Seek medical treatment as well. General practice doctors can help determine what sort of specialized treatment may be beneficial. Depression is an illness with treatments available to help people live active, involved lives but nothing can happen without taking that first step. Proper treatment may help people have a happier, more meaningful holiday season.

On a final note, although it is a myth that more suicides occur between Thanksgiving and Christmas, those suffering severe depression might still be dealing with suicidal thoughts. Contact one of the local crisis lines, 24/7: Greene County Crisis Services: (513) 376-8702 or Dayton Suicide Prevention Center, Inc.: (937) 297-4777.

Gery L. Deer is an independent columnist and business writer based in Jamestown, Ohio. More at gerydeer.com



Hobby Lobby ruling sets religious freedom in business

In Business, Charities, history, Media, National News, Opinion, Politics, Religion, sociology, Uncategorized on June 30, 2014 at 11:59 am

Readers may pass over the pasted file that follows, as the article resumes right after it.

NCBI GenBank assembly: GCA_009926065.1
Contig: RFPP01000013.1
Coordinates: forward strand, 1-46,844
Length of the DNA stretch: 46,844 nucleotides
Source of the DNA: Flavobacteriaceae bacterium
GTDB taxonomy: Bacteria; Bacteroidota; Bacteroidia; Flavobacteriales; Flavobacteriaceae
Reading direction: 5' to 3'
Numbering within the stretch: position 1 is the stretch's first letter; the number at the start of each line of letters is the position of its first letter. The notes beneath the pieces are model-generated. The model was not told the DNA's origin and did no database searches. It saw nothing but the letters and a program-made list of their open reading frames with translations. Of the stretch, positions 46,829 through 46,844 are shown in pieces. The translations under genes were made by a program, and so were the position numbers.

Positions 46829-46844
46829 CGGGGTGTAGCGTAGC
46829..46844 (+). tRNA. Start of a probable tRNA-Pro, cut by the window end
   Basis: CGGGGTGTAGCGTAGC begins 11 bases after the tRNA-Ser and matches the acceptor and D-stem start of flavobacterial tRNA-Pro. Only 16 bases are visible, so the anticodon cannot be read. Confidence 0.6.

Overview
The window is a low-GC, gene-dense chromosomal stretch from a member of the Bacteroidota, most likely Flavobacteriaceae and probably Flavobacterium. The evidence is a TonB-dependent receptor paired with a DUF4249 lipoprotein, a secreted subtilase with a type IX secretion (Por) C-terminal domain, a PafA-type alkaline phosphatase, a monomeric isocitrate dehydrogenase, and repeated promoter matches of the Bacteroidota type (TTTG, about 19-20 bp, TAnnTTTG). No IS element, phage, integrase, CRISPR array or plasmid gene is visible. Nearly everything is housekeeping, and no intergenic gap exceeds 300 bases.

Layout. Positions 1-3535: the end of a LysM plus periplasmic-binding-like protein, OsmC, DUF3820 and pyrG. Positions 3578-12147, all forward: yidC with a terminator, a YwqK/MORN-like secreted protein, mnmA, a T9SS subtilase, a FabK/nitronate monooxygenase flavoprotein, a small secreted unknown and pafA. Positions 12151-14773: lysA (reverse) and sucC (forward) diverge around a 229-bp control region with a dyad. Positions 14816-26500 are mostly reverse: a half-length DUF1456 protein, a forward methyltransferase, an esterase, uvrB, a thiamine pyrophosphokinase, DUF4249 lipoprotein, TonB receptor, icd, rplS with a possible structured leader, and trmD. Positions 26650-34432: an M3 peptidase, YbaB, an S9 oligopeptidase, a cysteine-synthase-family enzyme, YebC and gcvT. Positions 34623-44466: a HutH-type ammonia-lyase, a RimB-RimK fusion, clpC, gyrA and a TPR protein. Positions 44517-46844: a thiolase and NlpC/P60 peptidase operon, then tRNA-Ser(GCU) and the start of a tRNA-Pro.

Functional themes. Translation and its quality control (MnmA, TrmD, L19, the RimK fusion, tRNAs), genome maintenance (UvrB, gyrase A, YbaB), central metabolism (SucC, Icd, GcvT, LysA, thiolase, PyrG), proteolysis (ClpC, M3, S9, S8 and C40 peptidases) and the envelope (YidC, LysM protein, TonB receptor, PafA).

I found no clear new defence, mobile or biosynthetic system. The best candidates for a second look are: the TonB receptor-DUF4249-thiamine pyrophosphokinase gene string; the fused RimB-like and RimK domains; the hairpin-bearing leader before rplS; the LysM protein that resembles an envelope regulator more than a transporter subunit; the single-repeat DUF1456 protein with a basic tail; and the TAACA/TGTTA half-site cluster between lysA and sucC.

DIH LOGOOn June 30th, the United States Supreme Court ruled in favor of Hobby Lobby’s suit to be exempted from the ObamaCare mandate forcing companies to provide contraceptive coverage to employees, including the controversial Plan B, or “morning after,” drugs. Many conservative business owners equate these drugs to abortion since they’re designed to terminate a pregnancy within hours of conception.

The primary argument to the court is whether the owners or management of a corporation has the same rights to freedom of religion as an individual. The Obama administration has already set exceptions for various religious non-profit organizations, which, other than their non-profit status, are structured similarly to their for-profit counterparts.

In March of this year, according to TheHill.com, the U.S. House of Representatives, “Approved the Equitable Access to Care and Health (EACH) Act, H.R. 1814. The bill allowed people avoid buying health insurance under ObamaCare if they could cite a religious reason. People seeking an exemption would have to include sworn statements in their tax returns explaining their objection to health insurance.” In effect, all they needed to get out of paying the federal healthcare mandate (tax) was a note from home.